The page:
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This book explores why, in these post-feminist days, otherwise confident and assertive women spend hours waiting for the phone to ring when they meet a man they like. It reveals the effects this passivity in courtship and relationships has on women’s sense of themselves, their self-image, concern with appearance, and their disgruntlement with men.
Women’s lack of sexual assertiveness, particularly early in relationships, is one of the few areas to remain relatively untouched by feminist ideology. Leroy shows that this passivity has an overwhelming effect on women’s confidence which in turn has a bearing on their behaviour in all aspects of their lives.
Looking at female fantasy, date rape, masochism, male responses and the media, and drawing on literature, interviews and research, she exposes hypocrisies, blows the lid on the women’s magazine industry, and finally suggests ways in which women can take control of their courtship rituals, becoming more at ease and assertive not just in this, but in all areas of their lives.
‘Don’t go clubbing without it’ – Independent
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‘Enlightening. Exhilarating. Confirms both the best and the worst of every woman’s experience.’
Ros Miles, author of The Women’s History of the World, on Margaret Leroy’s Pleasure
When women say,'I'd love to ask men out but I simply couldn't,' what are they so scared of?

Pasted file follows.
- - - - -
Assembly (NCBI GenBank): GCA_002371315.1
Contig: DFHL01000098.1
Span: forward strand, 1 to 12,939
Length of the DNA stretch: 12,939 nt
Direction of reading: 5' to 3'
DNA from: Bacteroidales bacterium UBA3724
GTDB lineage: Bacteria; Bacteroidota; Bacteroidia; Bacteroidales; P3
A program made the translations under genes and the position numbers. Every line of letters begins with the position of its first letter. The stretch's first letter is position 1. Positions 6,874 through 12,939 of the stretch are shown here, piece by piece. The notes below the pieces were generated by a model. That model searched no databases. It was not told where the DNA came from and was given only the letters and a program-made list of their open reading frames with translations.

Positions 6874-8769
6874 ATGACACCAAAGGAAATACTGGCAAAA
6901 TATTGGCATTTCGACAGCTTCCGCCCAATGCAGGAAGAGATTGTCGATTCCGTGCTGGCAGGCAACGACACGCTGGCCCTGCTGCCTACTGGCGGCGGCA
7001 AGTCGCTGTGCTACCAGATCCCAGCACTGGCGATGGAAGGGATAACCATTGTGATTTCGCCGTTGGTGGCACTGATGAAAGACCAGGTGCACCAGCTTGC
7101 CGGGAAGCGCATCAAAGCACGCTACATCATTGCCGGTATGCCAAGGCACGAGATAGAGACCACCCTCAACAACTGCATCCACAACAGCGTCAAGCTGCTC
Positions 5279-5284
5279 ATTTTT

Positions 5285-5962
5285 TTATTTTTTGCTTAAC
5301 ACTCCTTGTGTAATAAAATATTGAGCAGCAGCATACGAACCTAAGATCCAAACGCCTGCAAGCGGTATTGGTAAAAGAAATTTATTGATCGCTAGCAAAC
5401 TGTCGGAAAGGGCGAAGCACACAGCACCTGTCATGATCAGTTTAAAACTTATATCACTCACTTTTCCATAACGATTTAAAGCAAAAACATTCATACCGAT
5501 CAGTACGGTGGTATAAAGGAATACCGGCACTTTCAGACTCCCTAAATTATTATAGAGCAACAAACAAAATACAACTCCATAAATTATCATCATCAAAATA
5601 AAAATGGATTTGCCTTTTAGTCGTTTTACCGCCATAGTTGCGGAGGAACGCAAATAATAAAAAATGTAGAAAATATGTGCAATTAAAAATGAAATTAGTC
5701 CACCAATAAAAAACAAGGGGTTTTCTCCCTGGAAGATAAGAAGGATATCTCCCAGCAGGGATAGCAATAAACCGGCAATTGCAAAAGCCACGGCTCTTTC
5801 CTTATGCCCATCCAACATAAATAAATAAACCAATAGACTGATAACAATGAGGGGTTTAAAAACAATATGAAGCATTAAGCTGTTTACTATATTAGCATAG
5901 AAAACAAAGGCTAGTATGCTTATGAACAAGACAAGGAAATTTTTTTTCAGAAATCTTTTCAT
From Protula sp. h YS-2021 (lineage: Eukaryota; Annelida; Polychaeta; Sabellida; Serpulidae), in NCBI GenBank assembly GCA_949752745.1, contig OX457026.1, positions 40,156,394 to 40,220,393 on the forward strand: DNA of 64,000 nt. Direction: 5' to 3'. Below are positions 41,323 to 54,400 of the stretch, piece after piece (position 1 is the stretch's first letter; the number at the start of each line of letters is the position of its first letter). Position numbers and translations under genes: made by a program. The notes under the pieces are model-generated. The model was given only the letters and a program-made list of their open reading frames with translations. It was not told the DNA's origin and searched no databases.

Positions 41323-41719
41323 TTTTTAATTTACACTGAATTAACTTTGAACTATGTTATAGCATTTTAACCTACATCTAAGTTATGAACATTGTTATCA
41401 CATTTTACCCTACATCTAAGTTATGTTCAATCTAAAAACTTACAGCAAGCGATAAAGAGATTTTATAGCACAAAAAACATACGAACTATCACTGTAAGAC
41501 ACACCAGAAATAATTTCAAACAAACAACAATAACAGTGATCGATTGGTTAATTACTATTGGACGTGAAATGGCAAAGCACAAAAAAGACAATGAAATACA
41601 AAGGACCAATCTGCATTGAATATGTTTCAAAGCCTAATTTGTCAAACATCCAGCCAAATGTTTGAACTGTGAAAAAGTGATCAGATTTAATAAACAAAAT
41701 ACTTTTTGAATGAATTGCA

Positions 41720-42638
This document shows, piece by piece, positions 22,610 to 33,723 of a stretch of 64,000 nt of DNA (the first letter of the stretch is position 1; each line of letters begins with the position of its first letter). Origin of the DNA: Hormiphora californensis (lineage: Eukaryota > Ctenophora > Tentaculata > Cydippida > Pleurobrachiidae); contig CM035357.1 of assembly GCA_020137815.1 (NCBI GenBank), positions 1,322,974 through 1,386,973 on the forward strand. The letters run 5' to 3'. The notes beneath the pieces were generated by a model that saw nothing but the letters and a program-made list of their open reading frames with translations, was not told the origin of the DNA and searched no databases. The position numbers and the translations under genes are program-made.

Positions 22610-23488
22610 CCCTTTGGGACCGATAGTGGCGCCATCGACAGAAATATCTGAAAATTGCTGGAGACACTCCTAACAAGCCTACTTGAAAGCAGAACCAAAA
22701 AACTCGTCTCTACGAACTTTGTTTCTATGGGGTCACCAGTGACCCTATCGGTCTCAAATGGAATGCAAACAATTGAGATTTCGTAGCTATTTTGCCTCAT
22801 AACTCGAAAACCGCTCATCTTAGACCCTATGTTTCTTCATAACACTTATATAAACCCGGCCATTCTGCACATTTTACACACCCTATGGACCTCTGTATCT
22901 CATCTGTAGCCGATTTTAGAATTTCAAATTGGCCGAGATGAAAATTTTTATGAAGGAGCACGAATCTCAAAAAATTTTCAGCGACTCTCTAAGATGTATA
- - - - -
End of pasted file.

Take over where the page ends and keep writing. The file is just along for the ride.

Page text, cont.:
When men say they'd adore it if women asked them out, do they mean what they say?
Decades after the advent of feminism, women and men still largely believe that it's a man's job to make the first move in sexual relationships. Even women who have achieved financial independence and have the ability and means to control and shape their own lives will admit to spending hours waiting by the phone.
Despite the new challenged of courtship in the modern world, we continue to cling to the security of traditional roles. Drawing on interviews, research and examples from literature and media, Margaret Leroy reveals the fundamental desires, hopes, fears and frustrations behind feminine codes of conduct and dating rituals. She shows how men and women communicate through a maze of hypocrisy, guesswork and self-doubt, and explodes the myth that women who take the initiative are also taking the biggest risks. 'Some Girls Do' is an essential guide to overcoming the last female taboo.
"A compulsive read full of fascinating insights which argues persuasively for change in the way women conduct themselves in relationships"
"An accessible analysis of courtship today, ranging from money to danger by way of mythologies, looks and smiles"
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Book Description 0006384501, 1998. Paperback. Condition: New. book. Seller Inventory # M0006384501